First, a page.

Wednesday, October 24, 2012

Pass It On

Pass It On

October 24, 2012
Wednesday of the Twenty-ninth Week in Ordinary Time

By Colleen O'Sullivan

Of this I became a minister by the gift of God’s grace that was granted me in accord with the exercise of his power.  To me, the very least of all the holy ones, this grace was given, to preach to the Gentiles the inscrutable riches of Christ, and to bring to light for all what is the plan of the mystery hidden from ages past in God who created all things, so that the manifold wisdom of God might now be made known through the Church to the principalities and authorities in the heavens. (Ephesians 3:7-10)

“… Much will be required of the person entrusted with much, and still more will be demanded of the person entrusted with more.” (Luke 12:48b)


Give thanks to the Lord, acclaim his name; Among the nations make known his deeds,
Proclaim how exalted is his name.  (Isaiah 12:4bcd)


As Paul is writing to the Ephesians, he says that he has been given the gift of God’s grace, in spite of being “the very least of all the holy ones.”  It’s not a gift to hold onto; it’s a gift to be shared.  And so Paul proclaims to all the Gospel of Jesus Christ.  Once the Lord got hold of him on the Damascus road, there was no turning back.  Paul spent the rest of his life tirelessly traveling, preaching, founding churches, encouraging and admonishing these new Christians by means of visits and letters, and, ultimately, giving his life for the Gospel.

We are called to follow Paul’s example.  Every one of us has been touched by God’s grace.  It’s not ours to hoard.  We are all asked to go out and share that grace with those we meet.   Jesus reminds us of that in the parable in today’s Gospel reading, “Much will be required of the person entrusted with much.”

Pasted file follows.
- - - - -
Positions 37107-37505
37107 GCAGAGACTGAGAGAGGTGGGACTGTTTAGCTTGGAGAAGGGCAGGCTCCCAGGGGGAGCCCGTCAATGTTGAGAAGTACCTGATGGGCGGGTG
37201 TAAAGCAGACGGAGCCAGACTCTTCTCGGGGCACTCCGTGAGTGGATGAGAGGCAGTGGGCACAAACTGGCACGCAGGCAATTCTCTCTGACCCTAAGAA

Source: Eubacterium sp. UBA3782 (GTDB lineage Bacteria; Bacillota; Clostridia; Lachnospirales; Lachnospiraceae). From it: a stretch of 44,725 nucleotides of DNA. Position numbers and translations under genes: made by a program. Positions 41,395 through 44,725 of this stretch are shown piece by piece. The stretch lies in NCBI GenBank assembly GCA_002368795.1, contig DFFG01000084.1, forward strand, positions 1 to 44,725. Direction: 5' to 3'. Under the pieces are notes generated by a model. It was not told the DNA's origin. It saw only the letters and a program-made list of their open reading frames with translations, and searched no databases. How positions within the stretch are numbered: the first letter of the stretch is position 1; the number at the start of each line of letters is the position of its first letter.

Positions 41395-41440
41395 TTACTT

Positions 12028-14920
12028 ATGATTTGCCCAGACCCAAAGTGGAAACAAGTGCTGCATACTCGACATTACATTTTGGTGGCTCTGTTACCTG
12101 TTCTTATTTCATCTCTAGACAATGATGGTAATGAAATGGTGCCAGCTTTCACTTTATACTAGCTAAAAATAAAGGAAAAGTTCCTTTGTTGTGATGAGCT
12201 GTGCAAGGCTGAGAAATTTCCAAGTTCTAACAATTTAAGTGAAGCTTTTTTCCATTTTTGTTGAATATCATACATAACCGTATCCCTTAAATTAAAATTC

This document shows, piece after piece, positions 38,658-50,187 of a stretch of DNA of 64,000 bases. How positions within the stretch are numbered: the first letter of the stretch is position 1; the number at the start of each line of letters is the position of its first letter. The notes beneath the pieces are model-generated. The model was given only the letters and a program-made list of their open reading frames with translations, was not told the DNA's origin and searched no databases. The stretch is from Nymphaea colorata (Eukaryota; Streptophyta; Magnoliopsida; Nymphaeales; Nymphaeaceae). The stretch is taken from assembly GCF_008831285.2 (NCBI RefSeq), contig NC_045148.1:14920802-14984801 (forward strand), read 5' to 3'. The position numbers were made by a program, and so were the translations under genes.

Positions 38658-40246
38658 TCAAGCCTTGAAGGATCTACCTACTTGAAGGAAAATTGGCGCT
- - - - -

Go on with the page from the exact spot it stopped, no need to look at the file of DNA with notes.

I have often thought about what it takes to be a successful evangelist.  Sometimes we’re not very successful.  I remember one of my teachers in junior high school taking several students to her church on a Wednesday night.  The preaching was openly anti-Catholic and heavy on hellfire and brimstone.  It made me want to run the other way!  But since we want to share God’s love, attempting to scare others into believing doesn’t seem very effective in the long run.  Cross that off the list.  My first roommate in seminary said that she stood on street corners and handed out religious tracts when she was in high school.  She didn’t think that did much, either, so strike through that approach, as well.

As I’ve pondered this over the years, I’ve come to the conclusion that evangelism begins, not with any scripted game plan for bringing people to Christ, but with our personal convictions.  If you want to spread the Word, you have to be filled with love for the Gospel yourself.  Look at the apostle Paul.  No one could say he wasn’t full of love for the Lord!  Enthusiasm seems to beget enthusiasm.

We need to be so shaped by our faith that we are the kind of people others would like to be.  Remember the song “They’ll Know We are Christians by our Love?”  People will be attracted to the Gospel we preach if they see the fruits of the Spirit reflected in our actions.  The apostle Paul would never have been able to found as many Christian communities as he did if people hadn’t been drawn to something compelling about him and his faith.  Being a Christian in the first century was dangerous, even sometimes life-threatening, so he must have been very persuasive.


All of this can be summed up in the Cursillo saying, “Make a friend. Be a friend.  Bring a friend to Christ.”  When was the last time you intentionally set out to do that?  Is there anything in your own faith life or actions that needs attention in order for you to be a more effective evangelist?

We live in an increasingly secularized culture and all of our efforts are needed to make new disciples in Jesus’ name.

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